Gravitational words

Friday, 26. February 2016

On February 11th, 2016, the first detection of gravitational waves was announced. The news had a great impact worldwide, as a revolutionary era for our understanding of Nature is now about to begin. In fact, the ability to observe gravitational waves will open new eyes on the cosmos, allowing us to learn much more on, e.g., black hole, neutron stars, supernovae and the origin and the evolution of the Universe.

The discovery of gravitational waves is the result of the combined, decades-long effort of hundreds of physicists. One of them is Giulio Mazzolo, who is now Maths and Physics teacher at the Ecole d’Humanité. Giulio started working on gravitational-wave astronomy for his Master’s thesis in Physics at the University of Padua, Italy (2008). Subsequently, he worked on this topic for his PhD and as post-doctoral researcher at the Max Planck Institute for Gravitational Physics in Hanover, Germany (2009 – 2014). During his experience in Hanover, Giulio worked as a member of the LIGO Scientific Collaboration, i.e., the Scientific Collaboration which, together with the Virgo Collaboration, announced the discovery of gravitational waves. For his PhD project, Giulio conducted a search for gravitational waves emitted by colliding black holes. This the same kind of signals as the one whose discovery has been announced recently. To perform his investigation, Giulio contributed to the improvement of some of the analysis techniques which led to the detection of gravitational radiation. For this reason, Giulio was invited by the LIGO and Virgo Collaborations to join the author list of the scientific paper reporting the first observation of gravitational waves, one of the most exciting breakthroughs in the history of science.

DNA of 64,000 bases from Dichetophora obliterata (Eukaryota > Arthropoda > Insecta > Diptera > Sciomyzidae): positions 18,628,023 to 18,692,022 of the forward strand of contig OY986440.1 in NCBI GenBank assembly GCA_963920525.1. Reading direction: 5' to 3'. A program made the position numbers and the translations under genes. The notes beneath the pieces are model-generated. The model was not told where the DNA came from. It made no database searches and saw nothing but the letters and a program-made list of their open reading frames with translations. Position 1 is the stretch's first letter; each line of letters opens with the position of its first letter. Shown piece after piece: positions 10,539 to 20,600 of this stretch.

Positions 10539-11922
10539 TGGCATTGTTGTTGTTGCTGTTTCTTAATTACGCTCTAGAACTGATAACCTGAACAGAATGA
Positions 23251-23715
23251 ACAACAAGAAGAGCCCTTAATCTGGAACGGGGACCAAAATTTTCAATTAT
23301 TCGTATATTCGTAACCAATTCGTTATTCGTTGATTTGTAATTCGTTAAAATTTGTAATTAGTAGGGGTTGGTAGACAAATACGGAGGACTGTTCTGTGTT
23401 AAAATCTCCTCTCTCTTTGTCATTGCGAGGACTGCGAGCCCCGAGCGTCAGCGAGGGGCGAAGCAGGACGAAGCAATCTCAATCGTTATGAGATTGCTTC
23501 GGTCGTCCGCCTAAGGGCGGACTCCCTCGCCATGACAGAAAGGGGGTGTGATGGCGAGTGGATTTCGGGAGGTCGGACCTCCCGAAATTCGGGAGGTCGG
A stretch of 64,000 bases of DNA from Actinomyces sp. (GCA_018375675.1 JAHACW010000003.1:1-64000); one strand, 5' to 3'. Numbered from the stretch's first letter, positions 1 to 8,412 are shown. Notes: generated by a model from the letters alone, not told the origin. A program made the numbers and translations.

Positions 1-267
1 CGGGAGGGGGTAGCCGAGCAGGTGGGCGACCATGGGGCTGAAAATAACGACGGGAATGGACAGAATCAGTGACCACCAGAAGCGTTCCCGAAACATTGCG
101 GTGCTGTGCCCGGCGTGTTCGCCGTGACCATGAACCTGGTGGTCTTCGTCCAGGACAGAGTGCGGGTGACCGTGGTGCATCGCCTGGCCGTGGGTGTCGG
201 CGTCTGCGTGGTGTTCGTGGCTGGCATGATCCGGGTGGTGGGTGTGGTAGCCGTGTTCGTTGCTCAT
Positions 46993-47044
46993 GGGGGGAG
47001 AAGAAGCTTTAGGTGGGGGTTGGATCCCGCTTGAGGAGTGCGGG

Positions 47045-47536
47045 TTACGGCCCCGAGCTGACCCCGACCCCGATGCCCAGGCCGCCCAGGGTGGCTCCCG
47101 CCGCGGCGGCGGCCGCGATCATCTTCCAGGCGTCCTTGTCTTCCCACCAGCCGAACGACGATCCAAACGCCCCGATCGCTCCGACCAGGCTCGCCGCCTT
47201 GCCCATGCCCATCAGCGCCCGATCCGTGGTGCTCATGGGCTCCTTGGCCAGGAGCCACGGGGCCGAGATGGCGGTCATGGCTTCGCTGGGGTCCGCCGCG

Congratulations, Giulio!

Here's a video that explaines gravitational wavesd

The LIGO homepage

And the Virgo homepage